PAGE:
It’s no secret that it’s important to remove personally identifiable information (PII) and other privileged information from case data before it’s produced in order to protect it from falling into the wrong hands. The amount of data to be reviewed prior to litigation continues to grow exponentially as more and more ESI enters into discovery requests, and with an increase in data to review, there’s a greater risk of accidentally disclosing PII. As the past few years have shown us, a breach of PII could have major consequences for a corporation or law firm. The problem with it, however, is that many companies don’t sufficiently protect employee information within their own environments, and because there’s an increasing amount of overlap between employees’ work and personal lives, there are more opportunities for PII to creep up in unexpected places that are easily overlooked.
Think for a second about where you’d expect PII to show up. You’re probably thinking of HR records where employees’ Social Security numbers, addresses, and phone numbers are stored. PII is easy to spot when you’re checking in obvious places like HR files, but personal information can crop up in other places just as easily when data gets collected from a broad range of sources. If an employee has a payroll issue, they might email bank account information or Social Security numbers to the payroll department. Beyond company-related communications, they might even send scanned images of tax documents to their accountant or mortgage applications to buy a new home from their company email address rather than their personal email. If your case requires that you pull company emails between specified dates you might inadvertently collect this information. In addition to emails, employees might use the office scanner for personal documents that they then send from their personal emails – but if that file lives on the company server, it’s at risk of entering into discovery data. If there isn’t a sweep done for extraneous PII, these details will slip through the cracks and leak to opposing counsel. For this reason, it’s absolutely crucial to comb data not just for relevance and privilege, but also for PII.
It’s a slippery slope, not only because this sensitive data is ubiquitous and can easily hide in unexpected places, but there are many contributing factors that make it difficult to pin down and at the mercy of human error. While many individuals are sensitive to their own private information, the average person has low awareness of exactly what data constitutes PII and how it can be compromised, meaning they’re probably revealing their company’s and their own private information unknowingly. Even if employees are hyper-aware of sensitive data, PII differs from state to state, so definitions change constantly and new regulations are implemented frequently. What wasn’t sensitive last year might be sensitive this year, and all the information from last year is still sitting on your company servers.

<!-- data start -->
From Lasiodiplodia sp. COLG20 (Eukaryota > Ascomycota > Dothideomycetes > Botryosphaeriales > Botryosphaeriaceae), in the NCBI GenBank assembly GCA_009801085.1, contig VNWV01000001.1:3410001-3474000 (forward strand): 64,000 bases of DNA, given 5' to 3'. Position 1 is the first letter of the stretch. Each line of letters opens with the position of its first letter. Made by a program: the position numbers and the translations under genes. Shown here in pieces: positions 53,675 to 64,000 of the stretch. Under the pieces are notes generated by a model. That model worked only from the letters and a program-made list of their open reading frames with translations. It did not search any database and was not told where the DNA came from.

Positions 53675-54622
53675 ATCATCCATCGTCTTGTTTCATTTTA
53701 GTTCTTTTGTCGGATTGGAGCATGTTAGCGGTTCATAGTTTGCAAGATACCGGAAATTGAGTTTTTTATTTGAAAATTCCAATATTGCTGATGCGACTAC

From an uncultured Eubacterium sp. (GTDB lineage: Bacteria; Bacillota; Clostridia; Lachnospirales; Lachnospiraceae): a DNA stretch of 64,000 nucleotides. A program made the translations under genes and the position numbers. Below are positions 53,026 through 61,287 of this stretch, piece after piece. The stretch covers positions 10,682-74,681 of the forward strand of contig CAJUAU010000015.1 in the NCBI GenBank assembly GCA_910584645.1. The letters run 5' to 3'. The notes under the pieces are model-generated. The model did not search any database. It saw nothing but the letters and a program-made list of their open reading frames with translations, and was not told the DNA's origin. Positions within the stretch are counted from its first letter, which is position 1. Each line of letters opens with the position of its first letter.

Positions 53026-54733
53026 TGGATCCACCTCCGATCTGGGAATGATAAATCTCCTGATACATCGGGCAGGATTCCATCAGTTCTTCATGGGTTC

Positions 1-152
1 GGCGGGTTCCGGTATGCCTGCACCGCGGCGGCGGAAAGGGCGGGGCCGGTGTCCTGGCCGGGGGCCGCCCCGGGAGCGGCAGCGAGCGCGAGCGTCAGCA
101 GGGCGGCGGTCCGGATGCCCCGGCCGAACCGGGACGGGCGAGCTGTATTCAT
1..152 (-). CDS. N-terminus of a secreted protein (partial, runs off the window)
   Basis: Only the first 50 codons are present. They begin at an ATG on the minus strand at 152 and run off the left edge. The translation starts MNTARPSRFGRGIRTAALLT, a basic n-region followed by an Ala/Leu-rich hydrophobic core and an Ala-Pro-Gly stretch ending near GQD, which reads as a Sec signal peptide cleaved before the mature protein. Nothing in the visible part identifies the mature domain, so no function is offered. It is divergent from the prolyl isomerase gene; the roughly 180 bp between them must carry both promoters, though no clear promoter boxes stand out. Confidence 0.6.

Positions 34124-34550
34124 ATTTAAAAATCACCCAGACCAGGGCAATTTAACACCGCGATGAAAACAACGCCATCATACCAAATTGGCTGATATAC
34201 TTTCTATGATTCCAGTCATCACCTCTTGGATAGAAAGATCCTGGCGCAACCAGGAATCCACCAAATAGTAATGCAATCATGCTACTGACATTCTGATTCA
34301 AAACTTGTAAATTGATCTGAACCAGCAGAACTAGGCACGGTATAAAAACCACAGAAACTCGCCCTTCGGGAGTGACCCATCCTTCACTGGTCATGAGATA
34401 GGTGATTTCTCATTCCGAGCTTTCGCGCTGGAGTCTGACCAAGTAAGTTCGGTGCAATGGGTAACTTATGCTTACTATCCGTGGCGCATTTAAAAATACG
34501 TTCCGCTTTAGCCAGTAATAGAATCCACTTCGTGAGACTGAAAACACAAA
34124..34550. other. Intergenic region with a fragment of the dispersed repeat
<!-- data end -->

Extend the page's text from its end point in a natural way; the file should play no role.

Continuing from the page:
PII laws are complicated and can widely vary depending on which state and country you’re in, so it’s important to have processes in place to help eliminate extraneous data. Arguing for proportionality to narrow the scope of the case will reduce the amount of unnecessary data gathered, and making use of technology assisted review and the many eDiscovery platforms that can quickly find specific data inputs will dramatically reduce the time it takes to comb through files for PII. There are also products (which I’ve detailed in a previous post) that can assist in the identification and exclusion of PII hiding in your case data, including our redaction automation tool, Blackout. While there are many methods for securing PII, redaction is far and away the safest because it removes sensitive information completely. It cannot be recovered or uncoded, so it is really the best way to eliminate risk.
The sticky nature of PII means that security can’t be done on a case-by-case basis. It should be a part of company-wide best practices and have a well-vetted process in place to ensure data is properly protected, not just for individuals but the company as a whole. Implementing security policies and investing in redaction technologies can help you stay compliant and save time, resources, and your reputation.
For further reading on this topic, check out the following articles:
http://blog.kcura.com/relativity/blog/not-so-peachy-pii-a-cautionary-tale-of-sensitive-e-discovery-data http://www.theediscoveryblog.com/2015/11/17/solving-the-pii-problem-securing-rogue-data-in-discovery/ http://www.lexology.com/library/detail.aspx?g=321d86e8-57a0-4813-8f5c-a739992c1baf http://www.law360.com/articles/623545/in-house-counsel-s-dirty-little-secret-data-leakage